She liked this doctor and had gone to him for years. He asked how she was and she provided the usual 'fine.' He didn't really want to know and she didn't really want to start the conversation. Four clinical breast massages later he called the nurse into the room and Tabor took the 'position.' God this was painful this time! It felt as if he was inserting pointed knives. Tabor bit her lip as tears streamed down her face. Doc E. apologized and did try to be more gentle. Tabor commented that getting old was the pits. She knew if she didn't stop these tears they would flow like melting snow. Doc E. asked again if she was OK. Tabor smiled and winced.

It wasn't until she got to the technician who was taking her blood later that the how-are-you question was answered honestly. Tabor was surprised that she was able to say directly to this perfect stranger that her father has passed on last night. Now she had said it three times this morning. Once to her husband, once to the secretary at work and now to this perfect stranger. Since it didn't get any easier, Tabor decided she wasn't going to say it anymore.

Tabor dealt with things in the cliched fashion of not thinking about it, not talking about it, not retrospectively writing about it, not dwelling on it. It was over. The long battle of hospitals and IV's and feeling guilty because her brothers and sister and sister-in-law bore the heavy burden was passing. Tabor felt relief. But she wouldn't tell her family that. They wouldn't think her honest...just cold. She knew that she would be dealing with this in bits and pieces in years to come. But that was the only way she could swallow it right now.

Now for the call to the kids...Tabor realized she had to say it again.

Monday, February 19, 2007


Looking at the scenery from the car window as we headed down to the 'house on the rivah' we were given an interesting lesson in weather patterns. Our starting point was bitterly cold and the land was covered in about an inch of white snow covered by a crust of ice---like a white chocolate covered vanilla ice cream bar.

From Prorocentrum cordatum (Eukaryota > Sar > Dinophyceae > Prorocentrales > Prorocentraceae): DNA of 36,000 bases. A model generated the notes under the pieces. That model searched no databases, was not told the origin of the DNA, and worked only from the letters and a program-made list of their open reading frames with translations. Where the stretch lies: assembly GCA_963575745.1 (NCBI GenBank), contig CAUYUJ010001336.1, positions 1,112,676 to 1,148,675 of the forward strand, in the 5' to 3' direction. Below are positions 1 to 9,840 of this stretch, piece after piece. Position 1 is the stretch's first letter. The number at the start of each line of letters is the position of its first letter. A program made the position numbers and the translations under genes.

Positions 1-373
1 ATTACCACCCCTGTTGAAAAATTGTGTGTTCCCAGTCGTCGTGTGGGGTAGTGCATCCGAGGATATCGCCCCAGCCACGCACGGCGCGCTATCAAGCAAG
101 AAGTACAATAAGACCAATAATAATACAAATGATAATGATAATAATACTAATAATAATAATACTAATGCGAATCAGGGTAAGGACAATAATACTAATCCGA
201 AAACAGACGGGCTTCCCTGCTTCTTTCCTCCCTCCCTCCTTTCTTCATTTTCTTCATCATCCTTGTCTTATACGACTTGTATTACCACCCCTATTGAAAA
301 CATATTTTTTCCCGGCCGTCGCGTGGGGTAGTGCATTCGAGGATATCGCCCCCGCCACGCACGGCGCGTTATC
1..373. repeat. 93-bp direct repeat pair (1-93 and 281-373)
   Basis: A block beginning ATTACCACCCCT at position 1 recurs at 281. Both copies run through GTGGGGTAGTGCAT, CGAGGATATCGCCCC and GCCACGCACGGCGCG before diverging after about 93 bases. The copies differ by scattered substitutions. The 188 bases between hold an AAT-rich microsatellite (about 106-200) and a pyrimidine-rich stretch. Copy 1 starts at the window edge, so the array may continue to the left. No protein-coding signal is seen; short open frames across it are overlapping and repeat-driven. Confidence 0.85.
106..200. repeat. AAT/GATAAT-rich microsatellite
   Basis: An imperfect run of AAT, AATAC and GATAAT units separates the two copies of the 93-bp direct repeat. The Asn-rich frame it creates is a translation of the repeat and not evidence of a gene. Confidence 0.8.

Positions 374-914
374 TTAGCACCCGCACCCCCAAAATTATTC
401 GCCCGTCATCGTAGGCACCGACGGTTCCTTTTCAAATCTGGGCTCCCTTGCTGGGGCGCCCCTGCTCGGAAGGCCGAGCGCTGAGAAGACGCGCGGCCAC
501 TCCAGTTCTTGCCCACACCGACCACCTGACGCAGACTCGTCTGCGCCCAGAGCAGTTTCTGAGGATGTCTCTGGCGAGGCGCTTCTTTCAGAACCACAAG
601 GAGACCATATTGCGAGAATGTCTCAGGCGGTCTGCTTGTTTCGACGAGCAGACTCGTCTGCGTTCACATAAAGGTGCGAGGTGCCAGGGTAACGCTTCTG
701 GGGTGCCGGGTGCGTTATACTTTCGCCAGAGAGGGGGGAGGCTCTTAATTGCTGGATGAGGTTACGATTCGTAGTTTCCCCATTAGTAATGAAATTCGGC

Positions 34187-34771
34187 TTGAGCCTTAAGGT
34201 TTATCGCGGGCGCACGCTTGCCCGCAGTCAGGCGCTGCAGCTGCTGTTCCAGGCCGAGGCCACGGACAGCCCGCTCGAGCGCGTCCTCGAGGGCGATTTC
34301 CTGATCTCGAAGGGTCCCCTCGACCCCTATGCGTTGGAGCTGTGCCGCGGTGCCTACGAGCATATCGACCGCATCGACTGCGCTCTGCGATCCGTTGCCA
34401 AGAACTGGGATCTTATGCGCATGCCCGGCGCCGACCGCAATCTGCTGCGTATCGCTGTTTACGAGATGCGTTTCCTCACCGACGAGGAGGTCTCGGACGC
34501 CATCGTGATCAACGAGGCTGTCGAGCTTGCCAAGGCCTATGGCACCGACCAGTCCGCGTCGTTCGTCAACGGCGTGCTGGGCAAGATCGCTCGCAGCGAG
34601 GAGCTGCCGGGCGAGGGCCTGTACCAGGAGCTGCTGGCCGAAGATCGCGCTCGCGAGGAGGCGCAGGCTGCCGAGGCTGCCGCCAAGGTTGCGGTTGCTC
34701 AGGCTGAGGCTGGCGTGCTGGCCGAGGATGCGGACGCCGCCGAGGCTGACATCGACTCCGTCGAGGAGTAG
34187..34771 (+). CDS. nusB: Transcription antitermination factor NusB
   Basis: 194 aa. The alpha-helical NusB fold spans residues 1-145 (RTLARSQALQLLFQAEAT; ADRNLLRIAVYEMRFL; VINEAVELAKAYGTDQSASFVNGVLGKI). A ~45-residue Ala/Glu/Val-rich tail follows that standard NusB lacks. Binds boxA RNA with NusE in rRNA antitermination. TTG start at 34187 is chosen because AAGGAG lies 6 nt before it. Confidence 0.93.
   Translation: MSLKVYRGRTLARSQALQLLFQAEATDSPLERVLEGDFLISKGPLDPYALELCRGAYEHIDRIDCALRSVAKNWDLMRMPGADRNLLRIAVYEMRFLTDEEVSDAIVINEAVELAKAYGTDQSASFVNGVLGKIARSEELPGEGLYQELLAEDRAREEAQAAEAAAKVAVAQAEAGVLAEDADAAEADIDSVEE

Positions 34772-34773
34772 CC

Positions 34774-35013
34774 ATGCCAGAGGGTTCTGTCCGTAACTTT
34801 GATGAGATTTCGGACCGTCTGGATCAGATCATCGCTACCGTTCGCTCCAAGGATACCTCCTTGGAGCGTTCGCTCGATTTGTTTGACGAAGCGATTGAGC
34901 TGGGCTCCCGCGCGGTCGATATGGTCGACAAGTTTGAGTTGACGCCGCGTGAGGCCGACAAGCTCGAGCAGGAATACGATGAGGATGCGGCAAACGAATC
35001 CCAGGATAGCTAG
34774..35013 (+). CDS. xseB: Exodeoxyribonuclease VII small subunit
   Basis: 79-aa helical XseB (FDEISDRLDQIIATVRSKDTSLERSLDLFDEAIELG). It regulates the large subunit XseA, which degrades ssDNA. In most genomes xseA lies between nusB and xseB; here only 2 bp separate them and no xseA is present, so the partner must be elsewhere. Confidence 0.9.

After we had gone about 10 miles the snow disappeared and the land was covered in a silvery glitter with dirty mounds of earth peaking through the farm fields.

Then after another 10 or 15 miles the land was clear of ice, but the trees and shrubs looked as if they had been painted with silver paint. The sun was bouncing off the sices of the branches making it look like a forest of minimilist Christmas trees.

As we reached the last ten miles, the trees resumed their normal winter gray dullness but when I looked at their base I saw broken silver bits of glass beneath the branches in a circle like a round lace petticoat.

When we reached the river, it was frozen over and mirrored even more beautifully the various sunlight angles and shades of the late afternoon. At times the view from the window was a watercolor painting. There was a small pocket at one end of the river that had not frozen over and the geese were using this area as their strategic starting and stopping point.

(By the way, Weary Hag, is back. They always come back, sooner or later...hee, hee. It is nice when friends move back into the neighborhood.)

Monday, February 12, 2007

And Life Goes On

Being responsible for a wonderful newly manufactured human being for an entire weekend is rewarding, daunting, exhausting, instructional and life-changing. He has been to our house before and didn't mind at all being there without the parental unit. (That is except for the Saturday nap time when he managed to get out of the Pac-n-play shortly after being put down. The Pac-n-play was totally upright as was Xman when I went in ten minutes later to check on him! Those of you who know what I am talking about will smile as well as gasp...the little guy is not yet two!)